Historically shrouded in various stigmas and often received with discomfort and hesitancy, "Mental Health" has transitioned from being a term used only in the complex world of psychology and healthcare to a more prominent everyday topic of conversation.
As a result of more frequent exposure, healthy discussions pertaining to one's mental well-being are slowly becoming more common in Saskatchewan, especially in relationship to health and safety in the workplace.
Access Training: https://www.sasksafety.org/online.html
As is the case with any trending topic, public awareness campaigns from large corporations and countless social media strategists have arrived to capitalize on the wave of attention. And while the arrival of mental health awareness is of course a good thing, how will caregivers, educators, and employers wade through the masses of testimonies, advice, and related solutions?
The Council proposes, after expert consultation, research, and development, that the skill of resiliency is the critical first step in developing a mental health foundation. Resiliency in this context means the ability to recover quickly, respond to challenges, and maintain poise through the hardest of times. Building the skill of resiliency is what we seek to inspire with the “Mental Health Wellness Resiliency” course.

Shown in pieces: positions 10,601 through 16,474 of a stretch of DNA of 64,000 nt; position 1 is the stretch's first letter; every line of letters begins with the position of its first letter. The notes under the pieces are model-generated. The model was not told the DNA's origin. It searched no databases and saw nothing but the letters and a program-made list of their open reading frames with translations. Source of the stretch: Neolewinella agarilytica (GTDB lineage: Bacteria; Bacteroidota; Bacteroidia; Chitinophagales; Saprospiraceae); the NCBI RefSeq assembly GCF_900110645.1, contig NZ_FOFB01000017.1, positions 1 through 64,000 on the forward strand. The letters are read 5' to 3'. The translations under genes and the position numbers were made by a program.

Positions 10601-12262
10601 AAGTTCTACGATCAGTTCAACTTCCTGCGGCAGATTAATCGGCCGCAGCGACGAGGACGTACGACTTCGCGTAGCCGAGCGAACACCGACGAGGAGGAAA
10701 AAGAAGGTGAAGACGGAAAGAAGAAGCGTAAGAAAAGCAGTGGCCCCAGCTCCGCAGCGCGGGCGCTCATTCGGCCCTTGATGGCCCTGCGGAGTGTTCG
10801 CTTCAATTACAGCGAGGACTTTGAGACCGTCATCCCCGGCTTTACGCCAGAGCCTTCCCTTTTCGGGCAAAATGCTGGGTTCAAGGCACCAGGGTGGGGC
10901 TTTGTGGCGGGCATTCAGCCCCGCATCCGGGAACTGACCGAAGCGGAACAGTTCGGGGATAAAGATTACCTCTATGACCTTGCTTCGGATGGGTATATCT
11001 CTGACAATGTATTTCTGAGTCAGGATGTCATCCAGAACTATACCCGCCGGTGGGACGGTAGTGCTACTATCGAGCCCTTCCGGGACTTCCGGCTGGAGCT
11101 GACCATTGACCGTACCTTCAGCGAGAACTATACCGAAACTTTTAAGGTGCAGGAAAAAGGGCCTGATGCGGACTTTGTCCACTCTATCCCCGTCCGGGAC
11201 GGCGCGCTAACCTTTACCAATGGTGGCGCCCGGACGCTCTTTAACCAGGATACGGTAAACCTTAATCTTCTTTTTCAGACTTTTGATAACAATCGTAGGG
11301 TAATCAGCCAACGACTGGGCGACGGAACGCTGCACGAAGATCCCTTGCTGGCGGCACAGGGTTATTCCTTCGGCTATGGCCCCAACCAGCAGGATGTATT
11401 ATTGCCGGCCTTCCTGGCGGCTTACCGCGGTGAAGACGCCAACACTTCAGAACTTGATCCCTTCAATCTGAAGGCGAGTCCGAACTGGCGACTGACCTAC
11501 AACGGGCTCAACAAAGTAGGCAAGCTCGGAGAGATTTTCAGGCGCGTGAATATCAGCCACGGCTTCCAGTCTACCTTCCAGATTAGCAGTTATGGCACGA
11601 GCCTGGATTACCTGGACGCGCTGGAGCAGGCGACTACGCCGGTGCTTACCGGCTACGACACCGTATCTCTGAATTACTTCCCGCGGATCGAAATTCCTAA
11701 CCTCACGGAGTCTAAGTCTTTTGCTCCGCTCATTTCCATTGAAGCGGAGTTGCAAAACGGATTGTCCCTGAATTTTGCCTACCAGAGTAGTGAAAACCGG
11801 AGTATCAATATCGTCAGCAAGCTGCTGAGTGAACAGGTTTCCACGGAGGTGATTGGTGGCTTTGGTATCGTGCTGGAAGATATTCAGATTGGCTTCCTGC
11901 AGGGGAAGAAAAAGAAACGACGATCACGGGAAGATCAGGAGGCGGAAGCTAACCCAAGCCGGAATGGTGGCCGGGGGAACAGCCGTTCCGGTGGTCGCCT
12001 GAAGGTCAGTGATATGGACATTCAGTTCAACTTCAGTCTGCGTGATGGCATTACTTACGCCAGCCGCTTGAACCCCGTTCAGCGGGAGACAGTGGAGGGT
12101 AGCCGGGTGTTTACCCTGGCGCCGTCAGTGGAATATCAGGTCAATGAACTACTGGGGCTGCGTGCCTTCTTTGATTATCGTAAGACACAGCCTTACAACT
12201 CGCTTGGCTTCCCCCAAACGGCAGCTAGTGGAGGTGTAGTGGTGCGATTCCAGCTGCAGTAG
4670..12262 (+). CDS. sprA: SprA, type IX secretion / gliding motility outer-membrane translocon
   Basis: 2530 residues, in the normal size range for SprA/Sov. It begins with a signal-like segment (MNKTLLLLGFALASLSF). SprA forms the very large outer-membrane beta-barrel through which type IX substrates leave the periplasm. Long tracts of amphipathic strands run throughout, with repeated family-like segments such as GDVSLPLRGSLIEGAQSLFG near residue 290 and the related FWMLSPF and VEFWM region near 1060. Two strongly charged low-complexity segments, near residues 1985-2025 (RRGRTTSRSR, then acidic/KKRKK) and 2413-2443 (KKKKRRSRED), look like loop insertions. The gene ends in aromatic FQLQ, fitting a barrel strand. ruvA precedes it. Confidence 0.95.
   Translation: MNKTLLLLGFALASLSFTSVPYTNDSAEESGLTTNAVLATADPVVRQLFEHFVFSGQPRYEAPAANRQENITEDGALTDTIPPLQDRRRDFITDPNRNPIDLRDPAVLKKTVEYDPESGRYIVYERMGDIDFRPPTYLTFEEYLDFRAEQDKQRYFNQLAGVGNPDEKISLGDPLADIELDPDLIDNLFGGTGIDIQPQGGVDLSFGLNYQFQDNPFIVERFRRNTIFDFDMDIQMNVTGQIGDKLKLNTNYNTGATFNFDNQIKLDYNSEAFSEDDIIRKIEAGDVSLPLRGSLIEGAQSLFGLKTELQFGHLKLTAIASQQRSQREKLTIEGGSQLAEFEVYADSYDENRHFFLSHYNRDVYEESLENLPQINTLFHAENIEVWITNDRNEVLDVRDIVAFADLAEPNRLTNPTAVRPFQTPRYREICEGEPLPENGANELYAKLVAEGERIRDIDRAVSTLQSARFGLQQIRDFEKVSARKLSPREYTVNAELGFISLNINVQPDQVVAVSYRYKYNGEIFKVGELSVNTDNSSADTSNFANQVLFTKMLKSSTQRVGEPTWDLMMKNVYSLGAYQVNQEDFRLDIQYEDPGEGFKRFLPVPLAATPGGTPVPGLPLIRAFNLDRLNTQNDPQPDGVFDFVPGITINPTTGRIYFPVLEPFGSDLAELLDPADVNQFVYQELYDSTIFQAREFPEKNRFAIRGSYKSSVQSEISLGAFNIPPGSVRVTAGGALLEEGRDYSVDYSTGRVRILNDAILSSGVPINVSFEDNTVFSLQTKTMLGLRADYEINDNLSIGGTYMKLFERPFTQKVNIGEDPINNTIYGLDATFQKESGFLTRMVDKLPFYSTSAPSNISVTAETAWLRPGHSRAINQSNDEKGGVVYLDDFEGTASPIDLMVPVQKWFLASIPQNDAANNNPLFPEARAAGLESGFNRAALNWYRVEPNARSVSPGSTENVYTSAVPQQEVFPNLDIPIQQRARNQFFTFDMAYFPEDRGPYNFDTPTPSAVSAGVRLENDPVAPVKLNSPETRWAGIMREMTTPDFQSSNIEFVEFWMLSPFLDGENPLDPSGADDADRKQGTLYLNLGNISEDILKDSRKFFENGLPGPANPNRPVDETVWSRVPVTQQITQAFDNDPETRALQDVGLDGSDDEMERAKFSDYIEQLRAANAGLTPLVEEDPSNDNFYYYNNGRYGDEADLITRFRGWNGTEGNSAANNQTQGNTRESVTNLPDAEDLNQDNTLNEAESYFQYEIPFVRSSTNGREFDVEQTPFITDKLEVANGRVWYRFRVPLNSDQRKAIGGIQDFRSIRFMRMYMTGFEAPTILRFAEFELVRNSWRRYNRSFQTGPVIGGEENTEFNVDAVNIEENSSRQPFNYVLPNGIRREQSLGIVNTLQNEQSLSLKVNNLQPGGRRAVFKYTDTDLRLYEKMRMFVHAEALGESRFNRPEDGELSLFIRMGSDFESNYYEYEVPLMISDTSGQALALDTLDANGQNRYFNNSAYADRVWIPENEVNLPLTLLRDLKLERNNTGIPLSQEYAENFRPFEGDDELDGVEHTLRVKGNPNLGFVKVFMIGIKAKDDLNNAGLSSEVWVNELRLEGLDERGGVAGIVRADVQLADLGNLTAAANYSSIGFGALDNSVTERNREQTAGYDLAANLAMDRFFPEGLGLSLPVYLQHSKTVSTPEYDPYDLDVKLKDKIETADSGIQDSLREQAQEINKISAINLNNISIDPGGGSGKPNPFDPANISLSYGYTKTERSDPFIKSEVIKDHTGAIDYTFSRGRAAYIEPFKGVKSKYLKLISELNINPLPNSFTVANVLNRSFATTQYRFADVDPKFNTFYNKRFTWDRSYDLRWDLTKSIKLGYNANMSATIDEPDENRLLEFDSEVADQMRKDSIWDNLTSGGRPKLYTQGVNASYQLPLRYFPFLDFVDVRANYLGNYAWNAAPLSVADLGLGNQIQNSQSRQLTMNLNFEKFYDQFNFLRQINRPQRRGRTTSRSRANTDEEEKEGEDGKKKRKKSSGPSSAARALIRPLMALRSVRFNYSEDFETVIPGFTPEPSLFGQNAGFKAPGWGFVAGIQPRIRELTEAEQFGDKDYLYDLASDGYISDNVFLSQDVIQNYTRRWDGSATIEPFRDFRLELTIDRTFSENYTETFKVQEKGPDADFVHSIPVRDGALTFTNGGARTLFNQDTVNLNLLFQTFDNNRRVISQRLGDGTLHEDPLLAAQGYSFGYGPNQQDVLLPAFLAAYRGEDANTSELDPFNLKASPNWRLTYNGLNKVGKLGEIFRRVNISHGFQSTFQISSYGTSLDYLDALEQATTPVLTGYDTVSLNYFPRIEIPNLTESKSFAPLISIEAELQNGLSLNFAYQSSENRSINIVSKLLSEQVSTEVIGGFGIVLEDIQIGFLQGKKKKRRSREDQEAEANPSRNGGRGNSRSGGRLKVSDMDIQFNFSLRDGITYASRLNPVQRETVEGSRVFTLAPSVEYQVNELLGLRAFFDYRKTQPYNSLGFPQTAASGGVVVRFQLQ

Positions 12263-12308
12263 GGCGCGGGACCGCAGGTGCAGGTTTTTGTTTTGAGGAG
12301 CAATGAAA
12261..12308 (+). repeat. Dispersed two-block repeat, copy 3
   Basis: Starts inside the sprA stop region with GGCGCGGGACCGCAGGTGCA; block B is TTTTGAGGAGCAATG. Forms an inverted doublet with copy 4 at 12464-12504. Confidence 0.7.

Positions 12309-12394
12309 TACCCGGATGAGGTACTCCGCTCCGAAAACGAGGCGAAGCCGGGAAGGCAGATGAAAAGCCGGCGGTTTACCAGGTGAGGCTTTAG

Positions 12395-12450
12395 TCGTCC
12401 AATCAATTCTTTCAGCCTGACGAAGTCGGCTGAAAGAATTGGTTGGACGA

This new course seeks to inspire resiliency in it’s participants by examining the perspectives of different people who have found ways to focus on healing that ultimately builds resiliency. Hosted by award winning author, speaker, and mental health expert Allan Kehler, and featuring Saskatchewan residents who share their stories, struggles, and healing journey, the Council’s content specialists combine digital graphic arts, interviews, statistics, and hosted lectures to develop an immersive and engaging learning experience.
It is an introduction to a broad topic, to start our minds on a journey of understanding what it means to be mentally healthy.
Along the way, learners are given numerous challenges to work into their daily routines that will further strengthen their health and ability to withstand the pressures of the everyday world.
This learning program has been led by Saskatoon’s Allan Kehler. Allan is one of Canada’s most sought-after experts when it comes to the topic of mental health and wellness. He has stood on more than 500 stages and is the bestselling author of four books.
Together with Allan, two subjects share their personal stories, struggles, triumphs and defeats on their journey in becoming mentally healthy.
Jaxon, aged 17, has grown up in the Kenaston, SK area his entire life. After experiencing struggles in dealing with anger, isolation, and depression, Jaxon made the decision to reach out for help. Now, Jaxon employs various healthy strategies in understanding himself and those around him.
After suffering from domestic violence in an abusive relationship, Kayleigh made the bold decision to leave her old life behind. Sharing cultural teachings passed down to her, paired with other healthy tactics she has learned along the way, we learn how a self-discovery and self-improvement journey is never over.